It’s one thing to say video has a great advantage over text learning, but it’s another thing entirely to present why. So, let’s look at some of the numbers.
What do Organizations Think of Video?
- 76% of people claim that they currently use video solutions at work (Polycom)
- 96% of businesses say video help train employees better and faster (Kaltura)
- 98% of organizations are predicted to use video as part of their digital learning strategy (AmbientInsight)
Why is eLearning video desireable?
Amongst the multitude of benefits video has proven for eLearning, three points that stand out are:
- It’s convenient – video-based Learning can be completed at home or on the go
- It’s self-paced – a learner can choose his or her own pace to advance through the course
- It’s effective for knowledge retention – It is proven that video-based learning greatly increases retention of the course content
The advantage video has over text to instruct is that video:
- Can be used to display a physical technique or process through demonstration, as opposed to a text tutorial
- Can be used to summarize a unit by emphasizing key points
- Can be used to generate emotional impact and engagement
What’s the science behind our love for video?
Now why do we love video so much? The answer is simple psychology. Psychology Today’s article “Video vs. Text: The Brain Perspective”, by Liraz Margalit, does a fantastic job of addressing this topic. Margalit explains that the human brain processes videos at a whopping 60,000 times faster than text. Since our brains are naturally wired to avoid cognitive stress, no one can blame us for preferring mediums that are “easily consumed” or “spoon-fed” to us. This subsequently allows our brains to focus more brainpower on associating with the content matter itself. Margalit writes, “When we watch a video, we become immersed in it and create an empathetic connection with the screen. If you want your visitors to fall in love with your content, it makes sense to deliver it via video… it is much easier for us to become emotionally attached to something we watch in a video than something we read in an article.”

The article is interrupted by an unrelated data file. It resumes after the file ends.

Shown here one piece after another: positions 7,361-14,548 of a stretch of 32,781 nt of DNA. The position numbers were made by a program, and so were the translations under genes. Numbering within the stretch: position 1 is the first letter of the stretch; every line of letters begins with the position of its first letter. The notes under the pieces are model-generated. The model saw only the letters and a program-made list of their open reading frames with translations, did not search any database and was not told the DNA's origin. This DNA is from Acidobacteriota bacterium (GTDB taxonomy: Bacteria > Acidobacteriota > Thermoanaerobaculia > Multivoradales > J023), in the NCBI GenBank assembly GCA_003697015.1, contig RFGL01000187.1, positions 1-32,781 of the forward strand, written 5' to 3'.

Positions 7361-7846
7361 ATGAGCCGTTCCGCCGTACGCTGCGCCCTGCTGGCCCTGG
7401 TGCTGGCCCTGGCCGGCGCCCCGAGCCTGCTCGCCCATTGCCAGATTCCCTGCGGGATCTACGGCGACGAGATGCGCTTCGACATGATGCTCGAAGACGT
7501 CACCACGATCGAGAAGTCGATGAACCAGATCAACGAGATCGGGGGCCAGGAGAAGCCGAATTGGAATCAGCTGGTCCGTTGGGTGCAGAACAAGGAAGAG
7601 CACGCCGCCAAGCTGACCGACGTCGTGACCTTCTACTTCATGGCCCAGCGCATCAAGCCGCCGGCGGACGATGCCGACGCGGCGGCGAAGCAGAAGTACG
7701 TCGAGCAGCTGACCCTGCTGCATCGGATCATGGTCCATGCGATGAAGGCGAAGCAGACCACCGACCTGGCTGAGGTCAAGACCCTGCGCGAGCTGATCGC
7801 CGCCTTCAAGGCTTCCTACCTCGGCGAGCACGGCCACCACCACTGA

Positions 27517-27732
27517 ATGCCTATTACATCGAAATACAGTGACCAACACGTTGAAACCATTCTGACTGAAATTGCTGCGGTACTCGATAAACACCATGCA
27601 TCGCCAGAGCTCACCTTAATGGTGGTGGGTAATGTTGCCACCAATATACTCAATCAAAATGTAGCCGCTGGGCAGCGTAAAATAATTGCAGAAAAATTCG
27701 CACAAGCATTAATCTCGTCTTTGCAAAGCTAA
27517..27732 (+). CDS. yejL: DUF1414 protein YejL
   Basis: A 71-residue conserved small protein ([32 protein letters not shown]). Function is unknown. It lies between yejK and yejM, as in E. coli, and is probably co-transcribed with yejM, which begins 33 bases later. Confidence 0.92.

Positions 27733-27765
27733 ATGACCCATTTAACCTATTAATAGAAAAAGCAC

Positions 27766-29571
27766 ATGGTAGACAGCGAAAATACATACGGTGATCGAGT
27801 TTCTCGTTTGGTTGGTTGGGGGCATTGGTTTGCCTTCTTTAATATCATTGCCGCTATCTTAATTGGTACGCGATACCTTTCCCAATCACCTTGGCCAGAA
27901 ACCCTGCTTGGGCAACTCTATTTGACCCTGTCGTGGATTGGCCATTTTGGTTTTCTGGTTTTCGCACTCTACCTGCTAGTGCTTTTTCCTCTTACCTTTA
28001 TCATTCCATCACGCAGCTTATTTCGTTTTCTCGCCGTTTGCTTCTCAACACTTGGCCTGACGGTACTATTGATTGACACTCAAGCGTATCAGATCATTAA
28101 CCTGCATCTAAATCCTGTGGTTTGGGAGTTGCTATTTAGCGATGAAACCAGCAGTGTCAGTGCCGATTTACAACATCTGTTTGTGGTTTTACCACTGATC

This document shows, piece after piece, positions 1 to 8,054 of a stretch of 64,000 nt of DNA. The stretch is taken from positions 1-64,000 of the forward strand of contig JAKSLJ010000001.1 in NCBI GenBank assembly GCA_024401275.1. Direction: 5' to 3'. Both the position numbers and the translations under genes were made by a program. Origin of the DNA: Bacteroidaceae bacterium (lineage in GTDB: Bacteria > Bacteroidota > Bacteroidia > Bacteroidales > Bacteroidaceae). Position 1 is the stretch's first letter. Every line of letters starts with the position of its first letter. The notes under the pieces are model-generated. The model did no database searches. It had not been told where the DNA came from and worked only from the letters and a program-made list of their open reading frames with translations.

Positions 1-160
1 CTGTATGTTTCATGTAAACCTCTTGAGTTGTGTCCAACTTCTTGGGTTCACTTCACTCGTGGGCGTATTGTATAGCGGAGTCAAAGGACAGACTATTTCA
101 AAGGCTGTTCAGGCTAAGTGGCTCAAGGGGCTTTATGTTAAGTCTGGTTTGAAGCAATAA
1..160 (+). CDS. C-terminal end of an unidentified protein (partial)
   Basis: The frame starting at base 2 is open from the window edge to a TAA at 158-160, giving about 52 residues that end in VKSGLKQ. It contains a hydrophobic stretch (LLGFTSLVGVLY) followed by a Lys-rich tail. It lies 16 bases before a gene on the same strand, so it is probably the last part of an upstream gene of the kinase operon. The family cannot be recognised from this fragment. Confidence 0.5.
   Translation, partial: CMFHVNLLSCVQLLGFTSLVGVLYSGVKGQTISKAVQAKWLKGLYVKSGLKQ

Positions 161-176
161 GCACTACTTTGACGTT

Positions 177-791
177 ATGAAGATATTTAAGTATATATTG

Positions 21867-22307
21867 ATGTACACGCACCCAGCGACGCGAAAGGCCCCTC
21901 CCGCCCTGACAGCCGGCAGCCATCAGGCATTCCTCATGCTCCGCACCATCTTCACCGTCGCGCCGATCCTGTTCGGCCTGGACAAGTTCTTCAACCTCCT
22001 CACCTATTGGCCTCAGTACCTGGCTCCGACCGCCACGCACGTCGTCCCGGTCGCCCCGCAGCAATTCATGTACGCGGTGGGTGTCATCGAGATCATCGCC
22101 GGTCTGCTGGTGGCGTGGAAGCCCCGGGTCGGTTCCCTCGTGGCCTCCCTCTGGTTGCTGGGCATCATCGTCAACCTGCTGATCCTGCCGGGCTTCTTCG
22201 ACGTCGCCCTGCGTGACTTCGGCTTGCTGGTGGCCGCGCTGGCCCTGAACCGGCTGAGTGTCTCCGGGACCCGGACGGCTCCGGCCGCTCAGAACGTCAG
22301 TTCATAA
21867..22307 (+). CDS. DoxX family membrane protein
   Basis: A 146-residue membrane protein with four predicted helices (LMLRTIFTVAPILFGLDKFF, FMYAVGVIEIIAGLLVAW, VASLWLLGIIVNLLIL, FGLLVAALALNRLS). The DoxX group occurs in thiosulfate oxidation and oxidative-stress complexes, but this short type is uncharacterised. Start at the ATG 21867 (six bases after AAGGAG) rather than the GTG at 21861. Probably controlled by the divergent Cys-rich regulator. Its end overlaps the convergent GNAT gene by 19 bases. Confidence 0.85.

But how effective is Video-Based eLearning, really?
When all is said and done, many of you want to know the value proposition presented – is this worth the time and money to pursue? You’re looking for facts about the effectiveness of video in training. KommiReddy Deepika supplies them in his article Video-Based Learning for Effective Training Programs:
“Statistics say that every individual is likely to remember only 10% of textual content, 65% of visual content, but 95% of audio-visual content. Hence, organizations should incorporate this mode of learning to train their employees effectively as it enhances self-learning and engages learners’ attention throughout the course.”
What are the learners saying they want?
Here’s what studies have shown consumers want from your eLearning program:
– First and foremost, they want to learn regardless of age: 73% of adults consider themselves lifelong learners – and they are willing to pay for educational content if it advances their careers or personal lives.
– They want to learn from the comfort of their homes: 90% of students think that online learning is the same or better than a traditional classroom experience
– They want proof that they acquired their knowledge credibly: 57% of learners want learning that contributes to qualifications and certifications. This implies that they see and desire online learning to be a valid source of investment for credible, professional development.
– They want high quality, relevant and focused education: 76% of learners rank quality as important, followed by content that’s timely and relevant (69%) and has clear objectives (63%). Video is the solution to consistently meeting all three of these criteria amongst a large learning population.
Learners want more videos. Organizations want more video. Your brain wants more video. If you were on the fence before about adding video to your LMS or other eLearning solution, perhaps you may be rethinking that now.